The blackouts are from the Orthostatic Hypotension. There are meds to help control it, but I won't be taking them. My PCP and dietician feel that if I focus on electrolytes and sodium intake as well as reduce my exercise to not exceed my intake, that it will go away on its own.

Michael_A you are getting so close to your initial goal! Do you think that's where you will stop or do you feel you can/want to go further?

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3 hours ago, CheeringCJ said:

Austin, sounds like you have done your research!  The one thing I know is that when I was a nurse, we never let our patients take hot showers for that reason.....it will basically "drain" and "weaken" someone and bring down their BP and make them lightheaded and then they were in danger of fainting in the shower so the staying away from the hot tub or sauna would be a good idea for you.  Taking things easier also a good idea.  

Oh and I must agree w/ your wife.....slow it down and take care of yourself....she and your son need you around a LOT longer :)

Plus, i have no idea if this would pertain to you but i was reading an article last night (from Jen's list of articles to read) that was about the Biggest Losers and how they worked out soooo much that they lowered their metabolism to such a slow rate and it never recovered (it was scientifically researched on these patients).  I have no idea if you are in danger of this or not, but it is worth looking into.   you may be doing TOO much exercise (something I have never been guilty of!) 

https://www.nytimes.com/2016/05/05/insider/research-scientist-finds-inspiration-in-reality-tv-show.html

 

Yes, I was told by my PCP no more hot showers and no more hot tub unless I am with someone who knows my situation and is strong enough to get me out.:D

The reason I decided to have this surgery in the first place was so I could be around a lot longer for my wife and son. That is ultimately the argument my wife used to convince me to pull back.

The dietician didn't seem to concerned with the excessive exercise, just that she want me to aim for balance between my intake and output. She put it basically "let your body lose the weight, don't force it".

I will have to check out that later article when I'm in a reading mood.

CJ your progress looks to be going great. I hope your hubby adjust well and is able to keep his diabetes under control.

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1 hour ago, cinwa said:

That must have been a pretty scary time Austin but kudos to you for your detective work.  I developed postprandial hypoglycemia after my RNY which I control with diet (exercise has no effect on it provided avoid all starchy carbs and eat at regular times although I admit, compared to you, I'm a couch potato).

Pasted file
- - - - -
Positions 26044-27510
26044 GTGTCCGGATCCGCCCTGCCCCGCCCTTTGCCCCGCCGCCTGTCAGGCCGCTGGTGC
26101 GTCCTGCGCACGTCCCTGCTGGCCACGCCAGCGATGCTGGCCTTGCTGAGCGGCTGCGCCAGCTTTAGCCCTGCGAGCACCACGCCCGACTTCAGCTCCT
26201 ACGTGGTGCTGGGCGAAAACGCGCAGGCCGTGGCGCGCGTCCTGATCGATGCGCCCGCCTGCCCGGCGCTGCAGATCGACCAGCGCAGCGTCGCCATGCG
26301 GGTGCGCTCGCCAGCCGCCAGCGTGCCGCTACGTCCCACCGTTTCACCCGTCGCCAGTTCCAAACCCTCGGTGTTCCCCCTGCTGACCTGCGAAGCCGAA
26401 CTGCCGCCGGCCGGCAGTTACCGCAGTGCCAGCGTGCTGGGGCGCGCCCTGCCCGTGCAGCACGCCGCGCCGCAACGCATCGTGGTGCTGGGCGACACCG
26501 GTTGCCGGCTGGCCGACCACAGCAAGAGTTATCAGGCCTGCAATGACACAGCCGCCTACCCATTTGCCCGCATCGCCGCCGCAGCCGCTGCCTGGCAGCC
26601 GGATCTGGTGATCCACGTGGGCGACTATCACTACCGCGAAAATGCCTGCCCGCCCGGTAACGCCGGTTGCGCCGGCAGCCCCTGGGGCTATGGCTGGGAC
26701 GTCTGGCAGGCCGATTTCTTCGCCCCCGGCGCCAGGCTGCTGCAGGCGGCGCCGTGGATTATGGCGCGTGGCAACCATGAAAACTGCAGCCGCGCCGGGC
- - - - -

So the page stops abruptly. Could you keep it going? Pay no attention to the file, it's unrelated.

It was definitely a wake up call, but I think I am in good hands with my PCP and dietician and on the right path now, only time will tell.

Both the dietician and my PCP referred to postprandial hypoglycemia but ultimately decided to refer to it as reactive hypoglycemia because they were not sure if it was due to just the food or a combination of food and exercise.

Has your postprandial hypoglycemia gotten better with time? My surgeon told me most people who suffer from it after LSG only deal with it while loosing and once they level off for awhile it tends to go away. It may be different for Gastric Bypass.

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1 hour ago, BurgundyBoy said:

@AustinJ - you are in part in the land of No One Knows if you are exercising 1250 calories a day and eating 800-1000 calories. To lose 86 lbs in "3 months 7 days" or about 97 days with 3500 calories per lb => you are talking being negative 3100 calories a day. Astonishing. 

That's basically what I was told by the dietician, that I'm running into unknown. Both my PCP and dietician want me to bring my exercise down to at least match my intake, maybe even a little less.

I hope all is still going well for you BB. I greatly appreciate your presence and knowledge in our amazing TT community.

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I had a follow up today, my blood work all looks good, but as my PCP put it I had 6 days prior to the blood work where I was forcing extra electrolytes and sodium into my body. He wants me to continue doing so.

Between my PCP, dietician and surgeon they want me to keep the anaerobic exercise to 2 days a week or less, but I can walk everyday. They also want me to keep my fluid and sodium intake up, but I can return to 800 cal and 30g of carbs per day. I am to keep my output less than or equal to my intake and let my body do the work to lose the weight.

I would like to thank everyone who took the time to read my extremely long post and get back to me. I feel blessed to be part of such an amazing community.

I will try to keep you updated if anything new develops.